EM-DAT provides information on the human impact of disasters, such as the number of people killed, injured or affected as well as economic damage estimates and disaster-specific international aid contributions. EM-DAT contains core data on the occurrence and effects of over 15,700 disasters from 1900 to present, including Natural disasters and Technological disasters. The database is compiled from various sources, including UN agencies, non-governmental organizations, insurance companies, research institutes and press agencies from the year 1900 to present. For a disaster to be entered into the database at least one of the following criteria must be fulfilled:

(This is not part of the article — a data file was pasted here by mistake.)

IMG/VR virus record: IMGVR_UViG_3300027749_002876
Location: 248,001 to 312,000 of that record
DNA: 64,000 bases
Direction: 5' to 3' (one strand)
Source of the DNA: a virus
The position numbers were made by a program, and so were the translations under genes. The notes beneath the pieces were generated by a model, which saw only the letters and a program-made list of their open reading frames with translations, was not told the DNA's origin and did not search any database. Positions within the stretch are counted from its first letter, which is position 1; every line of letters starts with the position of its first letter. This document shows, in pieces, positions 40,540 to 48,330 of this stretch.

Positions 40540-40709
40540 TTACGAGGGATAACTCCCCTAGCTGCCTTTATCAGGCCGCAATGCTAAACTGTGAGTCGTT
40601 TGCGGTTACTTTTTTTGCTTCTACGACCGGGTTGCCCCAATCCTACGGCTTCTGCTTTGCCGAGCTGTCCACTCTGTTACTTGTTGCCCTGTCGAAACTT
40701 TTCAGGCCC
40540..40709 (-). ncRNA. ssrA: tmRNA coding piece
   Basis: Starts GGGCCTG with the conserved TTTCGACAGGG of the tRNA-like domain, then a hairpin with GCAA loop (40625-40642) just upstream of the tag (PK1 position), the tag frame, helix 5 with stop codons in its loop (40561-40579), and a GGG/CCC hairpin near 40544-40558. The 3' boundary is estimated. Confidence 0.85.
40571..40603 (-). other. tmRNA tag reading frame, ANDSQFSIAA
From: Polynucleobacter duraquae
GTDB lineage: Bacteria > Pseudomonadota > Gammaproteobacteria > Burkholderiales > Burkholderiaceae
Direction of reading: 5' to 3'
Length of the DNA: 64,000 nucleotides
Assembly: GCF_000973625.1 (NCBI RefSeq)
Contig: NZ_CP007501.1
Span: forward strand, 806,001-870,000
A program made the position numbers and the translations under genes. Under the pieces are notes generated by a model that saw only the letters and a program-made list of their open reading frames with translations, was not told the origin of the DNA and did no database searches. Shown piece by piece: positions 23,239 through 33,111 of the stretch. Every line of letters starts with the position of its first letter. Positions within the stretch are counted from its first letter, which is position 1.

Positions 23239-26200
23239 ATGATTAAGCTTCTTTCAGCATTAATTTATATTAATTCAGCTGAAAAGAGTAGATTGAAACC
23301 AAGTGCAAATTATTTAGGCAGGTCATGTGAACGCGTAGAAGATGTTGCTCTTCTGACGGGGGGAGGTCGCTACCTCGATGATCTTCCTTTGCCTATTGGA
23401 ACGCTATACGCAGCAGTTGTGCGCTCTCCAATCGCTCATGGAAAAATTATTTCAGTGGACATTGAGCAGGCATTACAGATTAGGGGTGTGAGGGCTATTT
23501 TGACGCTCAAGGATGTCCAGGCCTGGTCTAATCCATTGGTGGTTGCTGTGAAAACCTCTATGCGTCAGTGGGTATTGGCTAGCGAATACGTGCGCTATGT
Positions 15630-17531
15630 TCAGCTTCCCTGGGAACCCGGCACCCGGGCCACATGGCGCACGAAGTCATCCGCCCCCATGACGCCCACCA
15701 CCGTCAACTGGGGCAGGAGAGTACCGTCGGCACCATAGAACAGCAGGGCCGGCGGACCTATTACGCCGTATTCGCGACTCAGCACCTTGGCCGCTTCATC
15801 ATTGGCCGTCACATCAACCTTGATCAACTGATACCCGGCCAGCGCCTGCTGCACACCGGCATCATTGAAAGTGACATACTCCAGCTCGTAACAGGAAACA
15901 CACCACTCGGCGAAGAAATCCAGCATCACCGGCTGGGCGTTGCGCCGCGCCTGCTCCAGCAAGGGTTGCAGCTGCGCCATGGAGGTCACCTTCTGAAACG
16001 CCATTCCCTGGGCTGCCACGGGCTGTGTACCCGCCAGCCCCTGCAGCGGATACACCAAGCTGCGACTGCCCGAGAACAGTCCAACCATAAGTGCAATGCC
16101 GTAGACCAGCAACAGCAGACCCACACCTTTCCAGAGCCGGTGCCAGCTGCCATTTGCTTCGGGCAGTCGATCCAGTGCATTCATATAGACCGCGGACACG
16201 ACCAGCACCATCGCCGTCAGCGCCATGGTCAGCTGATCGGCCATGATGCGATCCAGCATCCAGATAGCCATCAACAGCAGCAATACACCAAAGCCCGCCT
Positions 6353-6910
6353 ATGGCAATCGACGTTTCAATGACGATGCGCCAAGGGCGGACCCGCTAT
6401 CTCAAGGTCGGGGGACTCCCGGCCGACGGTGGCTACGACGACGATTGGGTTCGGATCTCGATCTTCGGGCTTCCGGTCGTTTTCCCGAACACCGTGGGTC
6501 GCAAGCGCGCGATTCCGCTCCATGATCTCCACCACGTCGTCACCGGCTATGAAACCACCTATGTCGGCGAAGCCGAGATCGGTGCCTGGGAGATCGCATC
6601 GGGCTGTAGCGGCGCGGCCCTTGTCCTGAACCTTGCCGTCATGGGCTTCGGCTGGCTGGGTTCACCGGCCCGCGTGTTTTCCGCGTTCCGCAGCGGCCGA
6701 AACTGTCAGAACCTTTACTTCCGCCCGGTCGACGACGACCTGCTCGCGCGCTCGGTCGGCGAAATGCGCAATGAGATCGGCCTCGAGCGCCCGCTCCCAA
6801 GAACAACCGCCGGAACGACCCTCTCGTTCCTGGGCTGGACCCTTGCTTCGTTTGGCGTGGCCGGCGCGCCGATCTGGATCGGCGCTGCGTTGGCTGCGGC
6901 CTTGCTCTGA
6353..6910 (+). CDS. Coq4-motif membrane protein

• Ten (10) or more people reported killed.
  • Hundred (100) or more people reported affected.
  • Declaration of a state of emergency.
  • Call for international assistance.

The consequence of the criteria used in EM-DAT is that only big disaster events with considerable impacts are considered, while hundreds of small and medium-scale events that occur every year in a country will be ignored. Information available about disasters in EM-DAT is listed in Table 1 and very detailed planning cannot be done using such information. For the Caribbean region a total of 669 disasters were recorded in the EM-DAT between 1900 and 2005. Data can be accessed based on country profile, disaster profile, disaster list or advanced search for the region.

  • DesInventar